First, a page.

How Do I Use Apple Scripting?


Scott Campbell

Using Apple Scripting to Automate Tasks

Apple Scripting is a powerful tool that allows you to automate tasks on your Mac. Whether you want to streamline your workflow, create custom applications, or simply save time, Apple Scripting can be a game-changer. In this tutorial, we will explore the basics of Apple Scripting and how you can start using it today.

What is Apple Scripting?

Apple Scripting is a scripting language developed by Apple Inc. It is designed specifically for automating tasks on macOS. With Apple Scripting, you can control various applications and perform actions such as opening files, manipulating data, and interacting with user interfaces.

Getting Started with Apple Script Editor

To begin using Apple Scripting, you need to use the built-in application called “Script Editor.” You can find it in the “Utilities” folder within your “Applications” directory.

  1. Step 1: Launch the “Script Editor” application.
  2. Step 2: Create a new script by clicking on “File” and selecting “New.”
  3. Step 3: Start writing your script using the Apple Scripting language.

The Apple Script Editor provides a user-friendly interface for writing and testing scripts. It includes features like syntax highlighting and auto-completion to help you write code more efficiently.

Basics of Apple Scripting Syntax

Apple Scripts are written in plain text format with an “.applescript” extension. The syntax consists of commands, objects, properties, and parameters. Let’s look at an example:

tell application "Finder"
    display dialog "Hello World!"
end tell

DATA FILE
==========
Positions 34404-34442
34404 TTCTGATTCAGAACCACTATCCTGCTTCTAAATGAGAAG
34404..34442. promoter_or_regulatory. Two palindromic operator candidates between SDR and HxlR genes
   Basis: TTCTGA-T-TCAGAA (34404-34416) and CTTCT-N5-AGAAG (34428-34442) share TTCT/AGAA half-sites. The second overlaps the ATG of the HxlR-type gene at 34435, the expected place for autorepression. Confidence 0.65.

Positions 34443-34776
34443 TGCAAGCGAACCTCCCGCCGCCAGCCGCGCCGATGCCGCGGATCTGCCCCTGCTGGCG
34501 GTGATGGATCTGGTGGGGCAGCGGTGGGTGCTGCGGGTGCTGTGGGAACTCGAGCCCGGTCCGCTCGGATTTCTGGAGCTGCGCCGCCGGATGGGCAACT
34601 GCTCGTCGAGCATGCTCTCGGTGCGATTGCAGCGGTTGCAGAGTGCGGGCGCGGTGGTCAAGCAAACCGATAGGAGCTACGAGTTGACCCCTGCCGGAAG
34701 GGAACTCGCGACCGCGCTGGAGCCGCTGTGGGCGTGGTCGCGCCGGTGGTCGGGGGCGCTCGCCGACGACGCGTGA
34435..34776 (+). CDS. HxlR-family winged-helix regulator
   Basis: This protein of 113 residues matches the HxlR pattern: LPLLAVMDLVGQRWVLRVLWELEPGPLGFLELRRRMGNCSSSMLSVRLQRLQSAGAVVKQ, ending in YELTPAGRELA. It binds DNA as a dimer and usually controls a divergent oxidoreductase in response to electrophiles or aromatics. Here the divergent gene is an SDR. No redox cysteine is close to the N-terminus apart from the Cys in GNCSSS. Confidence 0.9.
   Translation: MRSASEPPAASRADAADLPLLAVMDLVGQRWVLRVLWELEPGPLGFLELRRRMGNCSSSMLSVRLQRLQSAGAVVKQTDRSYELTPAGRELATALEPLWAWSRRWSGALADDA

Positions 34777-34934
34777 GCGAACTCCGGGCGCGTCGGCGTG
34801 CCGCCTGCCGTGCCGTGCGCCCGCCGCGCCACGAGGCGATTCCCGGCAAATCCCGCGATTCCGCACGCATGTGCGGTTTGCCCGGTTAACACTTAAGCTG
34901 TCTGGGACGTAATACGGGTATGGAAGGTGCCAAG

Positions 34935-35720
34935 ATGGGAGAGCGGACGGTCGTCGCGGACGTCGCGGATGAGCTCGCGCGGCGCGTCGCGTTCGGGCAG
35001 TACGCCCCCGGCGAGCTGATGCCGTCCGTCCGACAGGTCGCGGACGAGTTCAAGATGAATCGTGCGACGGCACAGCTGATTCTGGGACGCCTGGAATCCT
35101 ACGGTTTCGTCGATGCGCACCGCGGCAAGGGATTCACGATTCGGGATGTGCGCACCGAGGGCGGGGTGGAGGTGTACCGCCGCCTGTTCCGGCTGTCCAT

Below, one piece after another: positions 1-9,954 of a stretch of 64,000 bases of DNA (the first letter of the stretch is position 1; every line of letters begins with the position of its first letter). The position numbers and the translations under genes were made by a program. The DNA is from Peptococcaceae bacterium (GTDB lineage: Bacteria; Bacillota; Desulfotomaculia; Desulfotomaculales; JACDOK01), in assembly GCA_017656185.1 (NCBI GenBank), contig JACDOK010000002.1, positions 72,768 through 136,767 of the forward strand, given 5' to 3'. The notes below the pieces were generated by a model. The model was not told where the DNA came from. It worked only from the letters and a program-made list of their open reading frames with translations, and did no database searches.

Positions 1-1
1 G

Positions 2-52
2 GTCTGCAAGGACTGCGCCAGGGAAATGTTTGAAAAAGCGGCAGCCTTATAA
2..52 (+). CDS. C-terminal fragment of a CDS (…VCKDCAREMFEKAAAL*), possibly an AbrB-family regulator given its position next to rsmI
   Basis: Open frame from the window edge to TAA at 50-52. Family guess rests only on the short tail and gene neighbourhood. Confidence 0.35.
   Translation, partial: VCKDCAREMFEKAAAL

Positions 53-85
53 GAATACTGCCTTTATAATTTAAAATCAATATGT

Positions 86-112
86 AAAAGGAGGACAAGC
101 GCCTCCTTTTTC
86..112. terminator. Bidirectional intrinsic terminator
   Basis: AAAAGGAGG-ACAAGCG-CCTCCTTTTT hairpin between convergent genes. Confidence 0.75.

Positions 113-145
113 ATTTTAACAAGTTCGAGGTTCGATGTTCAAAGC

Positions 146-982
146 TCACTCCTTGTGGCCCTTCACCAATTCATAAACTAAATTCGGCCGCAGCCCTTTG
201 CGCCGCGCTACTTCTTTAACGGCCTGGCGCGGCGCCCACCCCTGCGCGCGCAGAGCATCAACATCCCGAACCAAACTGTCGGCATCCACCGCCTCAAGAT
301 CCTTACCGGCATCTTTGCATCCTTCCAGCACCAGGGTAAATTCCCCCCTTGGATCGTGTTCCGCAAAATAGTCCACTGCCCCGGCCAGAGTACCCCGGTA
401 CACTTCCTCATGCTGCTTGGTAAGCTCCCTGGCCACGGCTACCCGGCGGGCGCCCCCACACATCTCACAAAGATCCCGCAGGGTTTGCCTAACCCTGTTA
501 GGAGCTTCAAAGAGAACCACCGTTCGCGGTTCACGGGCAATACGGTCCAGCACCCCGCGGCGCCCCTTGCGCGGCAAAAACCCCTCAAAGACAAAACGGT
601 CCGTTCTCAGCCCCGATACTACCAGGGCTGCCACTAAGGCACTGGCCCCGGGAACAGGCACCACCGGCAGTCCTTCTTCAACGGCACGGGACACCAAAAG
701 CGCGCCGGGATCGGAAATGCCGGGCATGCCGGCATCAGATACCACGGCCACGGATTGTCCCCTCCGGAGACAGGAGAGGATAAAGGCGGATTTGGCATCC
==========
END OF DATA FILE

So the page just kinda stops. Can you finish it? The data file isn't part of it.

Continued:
In this example, we are using the “tell” command to specify which application we want to interact with (in this case, “Finder”). The “display dialog” command displays a dialog box with the message “Hello World!”.

Controlling Applications with Apple Scripting

One of the primary uses of Apple Scripting is controlling applications. You can automate repetitive tasks and interact with various macOS applications. For example, you can tell Safari to open a specific URL, or iTunes to play a particular song.

To control an application, use the “tell” command followed by the name of the application. Here’s an example:

tell application "Safari"
    open location ""
end tell

This script tells Safari to open the URL “”. Similarly, you can control other applications and perform specific actions based on your requirements.

Creating Custom Scripts

In addition to controlling existing applications, you can also create custom scripts using Apple Scripting. This allows you to build your own automated workflows and applications tailored to your needs.

To create a custom script, start by defining handlers and functions. Handlers are reusable pieces of code that perform specific actions. Functions return values based on input parameters.

Here’s an example of a custom script that converts Fahrenheit temperature to Celsius:

on convertTemperature(temperature)
    set celsiusTemperature to (temperature - 32) * 5 / 9
    return celsiusTemperature
end convertTemperature

set fahrenheitTemp to 75
set celsiusTemp to convertTemperature(fahrenheitTemp)
display dialog fahrenheitTemp & "°F is equivalent to " & celsiusTemp & "°C"

In this script, we define a handler called “convertTemperature” that takes a Fahrenheit temperature as input and returns the equivalent Celsius temperature. We then set a variable “fahrenheitTemp” to 75 and use the “convertTemperature” handler to calculate the Celsius temperature. Finally, we display a dialog box with the converted temperatures.


Apple Scripting is an incredibly powerful tool for automating tasks on your Mac. Whether you are a power user or just looking to save time, learning Apple Scripting can greatly enhance your productivity. In this tutorial, we covered the basics of Apple Scripting syntax, controlling applications, and creating custom scripts.

Now that you have a solid understanding of Apple Scripting, it’s time to explore further and unleash its full potential. Experiment with different commands, explore the extensive Apple Scripting documentation, and automate tasks that make your life easier. Happy scripting!

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